Higher prices helped sales at Zara parent Inditex rise faster than analysts expected for the nine month reporting period, while flat fourth quarter sales in local currencies at fast fashion competitor H&M are raising some concerns.
Net income for the nine-month period ended Oct. 31 rose 24 percent to 3.11 billion euros ($3.31 billion) from 2.51 billion euros ($2.67 billion) on a 19 percent spike in net sales to 23.06 billion euros ($24.53 billion) from 19.33 billion euros ($20.56 billion).
“In the current challenging context, these results clearly reflect the strength of our unique business model: fashionable collections, an appealing shopping experience and a team highly committed to achieving achieve profitable and more sustainable growth,” CEO Óscar Garcia Maceiras said.
“Sales were positive in all geographic areas,” Inditex said of its interim results. Both traffic and store sales rose, while online sales jumped for a healthy year-on-year comp. The Bershka parent said Autumn-Winter collections were “very well received by our customers” while “store differentiation” was cited as fueling strong sales.
In its first-half report in September for the period ended July 31, Zara’s parent said it planned to roll out another round of mid-single digit price hikes this past fall to manage rising costs. Earlier this year, Zara started charging a fee for online returns sent back through a third party to encourage free in-store returns.
Inditex said gross profit rose 19 percent to 13.5 billion euros ($14.37 billion) and gross margin reached 58.7 percent. It ended the period with 10 billion euros ($10.64 billion) in net cash. The nine-month report also includes a 14 million euro ($14.9 million) charge on top the previously reported first quarter charge of 216 million euros ($232 million) for its operational exit from Russian Federation, which closed 502 stores before Emirati conglomerate Daher Group purchased the business.
Inditex reported a 12 percent bump in store and online sales in constant currency between Nov. 1-Dec. 8 versus a year ago. On Nov. 3, Zara launched its “Zara Pre-Owned” fashion resale platform in the U.K.
The company opened stores in 30 markets, bringing its total company-operated network to 6,307 at the end of the reporting period versus 6,657 a year ago. Minus Russia, Inditex added 152 stores since Nov. 1, 2021, the start of the current fiscal year. Its largest market is Spain.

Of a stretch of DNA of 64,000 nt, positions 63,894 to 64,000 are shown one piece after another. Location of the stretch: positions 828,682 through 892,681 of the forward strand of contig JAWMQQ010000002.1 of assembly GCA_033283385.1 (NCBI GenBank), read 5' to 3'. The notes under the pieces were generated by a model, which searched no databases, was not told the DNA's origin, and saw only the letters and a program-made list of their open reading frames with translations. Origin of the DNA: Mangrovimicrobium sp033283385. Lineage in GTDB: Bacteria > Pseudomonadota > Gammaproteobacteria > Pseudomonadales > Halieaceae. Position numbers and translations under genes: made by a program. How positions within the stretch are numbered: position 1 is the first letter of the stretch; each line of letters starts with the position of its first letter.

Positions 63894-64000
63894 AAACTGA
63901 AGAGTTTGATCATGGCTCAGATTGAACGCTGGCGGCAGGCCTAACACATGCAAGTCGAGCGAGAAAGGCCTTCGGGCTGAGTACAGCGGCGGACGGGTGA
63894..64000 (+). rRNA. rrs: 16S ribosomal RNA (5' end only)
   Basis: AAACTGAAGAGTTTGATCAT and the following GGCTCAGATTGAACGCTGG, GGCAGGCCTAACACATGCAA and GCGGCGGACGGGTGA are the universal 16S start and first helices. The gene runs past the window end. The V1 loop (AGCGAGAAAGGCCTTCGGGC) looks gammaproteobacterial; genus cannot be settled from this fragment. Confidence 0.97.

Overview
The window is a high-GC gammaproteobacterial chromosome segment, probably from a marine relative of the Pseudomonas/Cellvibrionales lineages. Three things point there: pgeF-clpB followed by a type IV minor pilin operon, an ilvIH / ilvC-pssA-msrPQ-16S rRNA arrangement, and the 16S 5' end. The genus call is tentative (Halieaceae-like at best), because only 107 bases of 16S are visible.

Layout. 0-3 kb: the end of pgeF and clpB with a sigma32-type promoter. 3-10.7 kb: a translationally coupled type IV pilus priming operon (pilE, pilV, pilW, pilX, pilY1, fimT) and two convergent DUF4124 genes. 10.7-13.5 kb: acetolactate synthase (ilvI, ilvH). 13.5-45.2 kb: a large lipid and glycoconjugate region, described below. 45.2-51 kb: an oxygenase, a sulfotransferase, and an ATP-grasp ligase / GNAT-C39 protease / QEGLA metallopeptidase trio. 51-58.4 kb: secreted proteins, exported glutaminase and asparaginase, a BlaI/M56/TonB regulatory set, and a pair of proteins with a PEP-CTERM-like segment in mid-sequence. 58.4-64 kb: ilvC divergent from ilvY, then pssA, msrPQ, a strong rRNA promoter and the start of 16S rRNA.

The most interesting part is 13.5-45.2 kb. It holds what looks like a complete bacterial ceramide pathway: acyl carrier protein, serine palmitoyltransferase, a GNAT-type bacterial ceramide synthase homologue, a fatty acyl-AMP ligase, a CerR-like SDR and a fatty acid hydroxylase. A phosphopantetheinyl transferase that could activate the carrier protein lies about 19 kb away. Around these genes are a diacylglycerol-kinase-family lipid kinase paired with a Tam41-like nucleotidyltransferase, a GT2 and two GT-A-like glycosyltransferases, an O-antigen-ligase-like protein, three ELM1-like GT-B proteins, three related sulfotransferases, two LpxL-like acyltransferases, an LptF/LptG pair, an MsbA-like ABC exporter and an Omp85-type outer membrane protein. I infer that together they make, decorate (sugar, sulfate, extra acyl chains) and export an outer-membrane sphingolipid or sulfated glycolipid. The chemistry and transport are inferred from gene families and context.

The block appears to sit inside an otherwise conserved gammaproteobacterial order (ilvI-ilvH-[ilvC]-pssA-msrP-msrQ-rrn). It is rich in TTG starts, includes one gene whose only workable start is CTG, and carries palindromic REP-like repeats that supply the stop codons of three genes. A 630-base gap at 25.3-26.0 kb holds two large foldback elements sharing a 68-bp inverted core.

Inditex said inventory was up 27 percent on Oct. 31, 2022, and up just 15 percent as of Dec. 8.
The Spanish fast fashion retailer said its sees “strong growth opportunities” ahead.
“The flexibility and responsiveness of the business in conjunction with in-season proximity sourcing allows a swift reaction to fashion trends and results in a unique market position. Our fully integrated business model has great growth potential,” Inditex said.
It also said it expects online sales to exceed 30 percent of total sales by 2024.
It plans to report full year results for the period ending Jan. 31 on March 15, 2023.
Hennes & Mauritz Group
The No. 2 fashion retailer after Inditex said fourth quarter sales for the period ended Nov. 30 rose 10 percent to 62.45 billion Swedish krona ($6.05 billion) from 56.81 billion Swedish krona ($5.51 billion) a year ago. However, sales were flat on a local currency basis. The results were just slightly ahead of what analysts were expecting, given that the quarter also included the start of the holiday selling season. Sales at the local level also reflects the impact of foreign exchange rates.
It ceased Russia and Belarus operations during the quarter, with the last of the stores closed on Nov. 30 after selling off the remaining inventory. About 25 to 50 stores in China were temporarily closed in the quarter because of new Covid outbreaks.
For the full year ended Nov. 30, 2022, net sales rose 12 percent to 223.57 billion Swedish krona ($21.68 billion) from 198.967 billion Swedish krona ($19.29 billion). Net sales rose 6 percent on a local currency basis.
H&M plans to publish full year results on Jan. 27, 2023.
On Nov. 30, the & Other Stories, Cos, and Arket owner said it would cut 1,500 jobs to save about 2 billion Swedish krona ($193.8 million). It’ll take a restructuring charge of 800 million Swedish krona ($77.5 million) in the fourth quarter.
“The cost and efficiency programme that we have initiated involves reviewing our organisation and we are very mindful of the fact that colleagues will be affected by this. We will support our colleagues in finding the best possible solution for their next step,” CEO Helena Helmersson said at the time.
H&M said last month that Cos will open a Mexico City flagship next summer as it launches in the North American nation.